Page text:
Set forth below are some things for a board to consider regarding electric cars:

  • There are different charging levels for electric cars. The various charging levels will require different equipment.
    • Level 1 charging allows the vehicle to be plugged into an ordinary electrical outlet. Therefore, a homeowner would likely be able to plug the vehicle into the outlet in his/her garage without a need for Association involvement.
    • Level 2 charging decreases the time it takes to charge a vehicle and increases the charge power. A level 2 charging station will require that a special circuit be installed. Homeowners can install the equipment in his/her garage, however, they will likely need to hire an electrician to ensure the Association’s electrical system can handle the new circuit.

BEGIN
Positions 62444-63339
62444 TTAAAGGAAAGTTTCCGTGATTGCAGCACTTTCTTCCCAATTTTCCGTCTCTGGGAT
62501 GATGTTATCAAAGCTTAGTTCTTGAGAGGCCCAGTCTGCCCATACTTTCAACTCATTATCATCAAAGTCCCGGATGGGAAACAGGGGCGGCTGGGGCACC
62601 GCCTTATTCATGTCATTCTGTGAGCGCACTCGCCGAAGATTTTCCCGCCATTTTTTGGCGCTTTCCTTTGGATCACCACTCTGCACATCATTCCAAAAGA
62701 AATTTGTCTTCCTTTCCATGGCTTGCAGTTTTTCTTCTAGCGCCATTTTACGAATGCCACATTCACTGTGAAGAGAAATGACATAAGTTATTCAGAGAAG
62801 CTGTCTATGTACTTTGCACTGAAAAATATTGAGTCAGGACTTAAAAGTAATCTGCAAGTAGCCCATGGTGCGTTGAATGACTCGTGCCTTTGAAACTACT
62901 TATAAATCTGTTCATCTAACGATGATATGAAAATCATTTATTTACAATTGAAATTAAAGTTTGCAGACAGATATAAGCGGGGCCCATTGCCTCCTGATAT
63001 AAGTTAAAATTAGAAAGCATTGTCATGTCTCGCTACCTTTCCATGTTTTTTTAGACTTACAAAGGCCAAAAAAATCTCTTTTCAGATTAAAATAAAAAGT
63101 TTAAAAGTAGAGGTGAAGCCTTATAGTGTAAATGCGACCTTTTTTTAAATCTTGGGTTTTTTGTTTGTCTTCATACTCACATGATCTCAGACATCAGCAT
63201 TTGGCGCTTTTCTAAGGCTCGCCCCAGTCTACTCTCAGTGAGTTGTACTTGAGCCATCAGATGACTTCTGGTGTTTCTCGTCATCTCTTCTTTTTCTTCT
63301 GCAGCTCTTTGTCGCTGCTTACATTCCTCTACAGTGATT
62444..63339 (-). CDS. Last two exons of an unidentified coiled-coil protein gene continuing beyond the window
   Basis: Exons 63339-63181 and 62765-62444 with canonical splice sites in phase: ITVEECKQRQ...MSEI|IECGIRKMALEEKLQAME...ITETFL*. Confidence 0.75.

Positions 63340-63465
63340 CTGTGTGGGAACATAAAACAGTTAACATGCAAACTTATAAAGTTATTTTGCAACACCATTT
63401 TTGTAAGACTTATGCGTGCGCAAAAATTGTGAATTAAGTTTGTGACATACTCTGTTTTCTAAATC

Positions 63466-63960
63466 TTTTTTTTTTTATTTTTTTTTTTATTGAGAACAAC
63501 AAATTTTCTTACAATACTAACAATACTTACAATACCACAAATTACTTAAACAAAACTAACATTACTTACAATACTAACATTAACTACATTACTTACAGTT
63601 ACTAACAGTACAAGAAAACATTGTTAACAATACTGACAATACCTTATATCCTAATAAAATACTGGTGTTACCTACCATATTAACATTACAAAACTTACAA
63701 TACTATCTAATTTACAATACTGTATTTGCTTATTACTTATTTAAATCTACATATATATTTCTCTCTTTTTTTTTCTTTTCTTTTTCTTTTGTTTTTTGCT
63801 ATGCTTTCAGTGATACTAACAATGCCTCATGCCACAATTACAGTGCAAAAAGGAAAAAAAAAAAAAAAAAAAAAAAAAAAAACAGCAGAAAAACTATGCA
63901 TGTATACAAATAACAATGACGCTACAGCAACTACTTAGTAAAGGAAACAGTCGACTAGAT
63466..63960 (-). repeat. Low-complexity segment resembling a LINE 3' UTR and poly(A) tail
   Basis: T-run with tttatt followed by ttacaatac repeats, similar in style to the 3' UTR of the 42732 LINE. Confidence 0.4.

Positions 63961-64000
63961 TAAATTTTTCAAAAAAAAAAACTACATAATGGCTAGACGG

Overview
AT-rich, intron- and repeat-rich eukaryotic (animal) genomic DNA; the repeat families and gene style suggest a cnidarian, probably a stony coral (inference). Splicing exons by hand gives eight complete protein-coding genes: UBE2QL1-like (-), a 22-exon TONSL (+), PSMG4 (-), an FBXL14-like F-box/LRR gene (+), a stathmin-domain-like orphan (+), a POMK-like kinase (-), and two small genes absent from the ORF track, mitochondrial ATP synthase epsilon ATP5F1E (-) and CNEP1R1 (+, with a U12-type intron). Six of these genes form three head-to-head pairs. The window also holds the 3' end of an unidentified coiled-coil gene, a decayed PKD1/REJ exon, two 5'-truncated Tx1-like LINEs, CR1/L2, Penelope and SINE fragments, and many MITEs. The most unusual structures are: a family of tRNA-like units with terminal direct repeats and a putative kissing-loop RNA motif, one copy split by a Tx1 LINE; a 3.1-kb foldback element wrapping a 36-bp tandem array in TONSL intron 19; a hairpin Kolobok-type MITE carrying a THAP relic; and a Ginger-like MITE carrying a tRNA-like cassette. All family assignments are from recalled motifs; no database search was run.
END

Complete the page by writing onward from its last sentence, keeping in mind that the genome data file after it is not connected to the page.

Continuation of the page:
• Level 3 charging is the fastest vehicle charging method. It can charge a vehicle is as little as 30 minutes. The Level 3 stations can cost approximately $50,000. This type of station is usually found along interstate highways, in order to charge several cars. As such, this type of charging statement would likely have to be located on the Association’s common areas. The Association would need to ensure the Association’s electric system could handle this electric capacity.
  • Where will the charging station will be installed? Does the charging station need to be installed on common area?
  • If the charging station is installed on common areas, can all homeowners use it or just the owner requesting it?
  • Can the association’s current electric system handle the electric capacity of the charging station? The Association should ask an expert whether the current system can handle the installation of the charging station.